It is customary for employers to give their employees an aguinaldo (Christmas bonus) the last working day of the year before the official start of the extended Christmas vacation. By law, the aguinaldo must be paid by December 20. The amount varies for each employee as it is based on the total number of days worked during the year and the current salary of the employee. Typically, however, it ends up being about 15 days pay.
Therefore, about the middle to end of December finds the average Mexican temporarily flush with cash. Of course, this is known to all and results in some extra fleecing by the police in the form of mordidas (bribes).
Last year, my husband went out the first day of vacation to load us up for water so that we wouldn’t have to worry about running out on our days off. (See Water Woes) Only he didn’t come home that night. Needless to say, my son and I were beside ourselves with worry. He arrived with the truck around 7 a.m. the following day.
It seems what happened was that in El Ojo del Medio de Agua where he was filling our water storage tanks, there was an alleged robbery of a stereo. The police arrived and searched the truck, my husband and the vehicle and person of another man who was also there filling up water containers. Not being content at finding nothing of value either in the pockets of the accused or the vehicles, they took both men into custody. They were taken and held in Yuriria. My husband didn’t have any cash on him, nor did he have a phone to call me to bring any, plus he hadn’t stolen anything, so did not make the customary mordida (bribe) offer. The police tried force him to pay una fianza (bail) before releasing him, but again, he didn’t have any money.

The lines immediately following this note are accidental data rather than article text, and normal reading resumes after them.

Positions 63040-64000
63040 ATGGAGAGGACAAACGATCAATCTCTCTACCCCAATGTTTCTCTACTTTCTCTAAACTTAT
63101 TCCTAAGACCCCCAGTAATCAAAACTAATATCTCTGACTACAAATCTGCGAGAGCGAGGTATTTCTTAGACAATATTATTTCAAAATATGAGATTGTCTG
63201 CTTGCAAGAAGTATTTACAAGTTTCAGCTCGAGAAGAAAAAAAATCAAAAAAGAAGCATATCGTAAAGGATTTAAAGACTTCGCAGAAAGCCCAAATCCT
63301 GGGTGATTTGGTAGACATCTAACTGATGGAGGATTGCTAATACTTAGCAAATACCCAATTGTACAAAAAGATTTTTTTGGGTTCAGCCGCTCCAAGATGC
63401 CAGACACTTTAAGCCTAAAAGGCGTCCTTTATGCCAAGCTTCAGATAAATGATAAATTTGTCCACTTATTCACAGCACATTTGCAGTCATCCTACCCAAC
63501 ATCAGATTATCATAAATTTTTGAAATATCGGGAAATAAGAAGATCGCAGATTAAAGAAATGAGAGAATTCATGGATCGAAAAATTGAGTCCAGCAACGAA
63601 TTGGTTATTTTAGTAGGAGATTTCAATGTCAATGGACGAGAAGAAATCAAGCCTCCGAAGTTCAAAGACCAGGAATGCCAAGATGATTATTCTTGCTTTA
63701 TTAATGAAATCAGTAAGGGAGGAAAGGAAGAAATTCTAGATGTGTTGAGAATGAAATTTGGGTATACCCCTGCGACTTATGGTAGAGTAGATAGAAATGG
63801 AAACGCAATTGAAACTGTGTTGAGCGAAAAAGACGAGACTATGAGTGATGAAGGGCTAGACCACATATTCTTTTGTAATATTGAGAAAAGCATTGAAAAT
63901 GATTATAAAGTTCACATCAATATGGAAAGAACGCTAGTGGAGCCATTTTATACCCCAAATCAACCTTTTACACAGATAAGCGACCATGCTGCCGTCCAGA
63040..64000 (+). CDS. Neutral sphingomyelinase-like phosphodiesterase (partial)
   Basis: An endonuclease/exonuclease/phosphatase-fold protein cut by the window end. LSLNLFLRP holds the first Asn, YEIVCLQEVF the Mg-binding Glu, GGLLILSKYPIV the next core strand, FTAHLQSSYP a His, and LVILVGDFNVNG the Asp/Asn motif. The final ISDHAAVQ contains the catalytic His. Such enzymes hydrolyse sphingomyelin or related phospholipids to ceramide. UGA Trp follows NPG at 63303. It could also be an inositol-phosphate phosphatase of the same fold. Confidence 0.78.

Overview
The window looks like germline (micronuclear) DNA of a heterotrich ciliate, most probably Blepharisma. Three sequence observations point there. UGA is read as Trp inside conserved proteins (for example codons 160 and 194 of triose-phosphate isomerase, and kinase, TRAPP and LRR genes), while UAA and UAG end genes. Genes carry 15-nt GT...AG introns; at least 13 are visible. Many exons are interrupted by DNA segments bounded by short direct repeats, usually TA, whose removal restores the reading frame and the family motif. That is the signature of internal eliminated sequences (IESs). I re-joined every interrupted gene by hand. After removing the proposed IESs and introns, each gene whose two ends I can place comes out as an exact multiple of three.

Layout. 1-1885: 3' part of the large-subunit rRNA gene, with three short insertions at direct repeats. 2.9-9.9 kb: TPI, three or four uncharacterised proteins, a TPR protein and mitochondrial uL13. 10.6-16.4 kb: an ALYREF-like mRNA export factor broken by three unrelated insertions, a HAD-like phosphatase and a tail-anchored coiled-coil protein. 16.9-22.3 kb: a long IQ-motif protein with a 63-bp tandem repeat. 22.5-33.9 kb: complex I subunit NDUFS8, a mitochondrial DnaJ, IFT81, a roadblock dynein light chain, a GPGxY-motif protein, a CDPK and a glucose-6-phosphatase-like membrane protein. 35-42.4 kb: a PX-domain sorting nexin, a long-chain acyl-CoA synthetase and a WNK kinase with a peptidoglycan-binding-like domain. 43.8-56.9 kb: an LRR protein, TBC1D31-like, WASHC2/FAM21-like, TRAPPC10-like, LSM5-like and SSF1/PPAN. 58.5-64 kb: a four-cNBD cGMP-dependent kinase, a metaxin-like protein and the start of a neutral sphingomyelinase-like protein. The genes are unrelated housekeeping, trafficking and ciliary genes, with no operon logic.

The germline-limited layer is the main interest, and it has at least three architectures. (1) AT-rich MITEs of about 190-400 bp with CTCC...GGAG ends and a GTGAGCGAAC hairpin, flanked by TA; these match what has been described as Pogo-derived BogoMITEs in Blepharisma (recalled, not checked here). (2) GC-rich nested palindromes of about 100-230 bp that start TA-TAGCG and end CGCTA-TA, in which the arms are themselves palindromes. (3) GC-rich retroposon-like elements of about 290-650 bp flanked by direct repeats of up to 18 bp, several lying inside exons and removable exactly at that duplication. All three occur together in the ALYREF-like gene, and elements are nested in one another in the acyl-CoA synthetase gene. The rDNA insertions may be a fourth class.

He walked from Yuriria back to where the truck had been left, about 5 miles as the crow flies and drove back home, without a full water load though.
This is not the first time something like this has happened to us around the Christmas season. The second year we were here, my husband and his brother-in-law were stopped by the police, who had removed any tags that might identify them, although they did not wear capuchis (masks). (See Safety and Security or lack thereof) Even after my husband showed them our permit from the aduana (customs), his driver’s license, and our marriage certificate, the officers threatened to impound the vehicle. Between the two of them, they had about $2000 pesos on hand and that was accepted graciously by said law enforcement with a Merry Christmas to you too.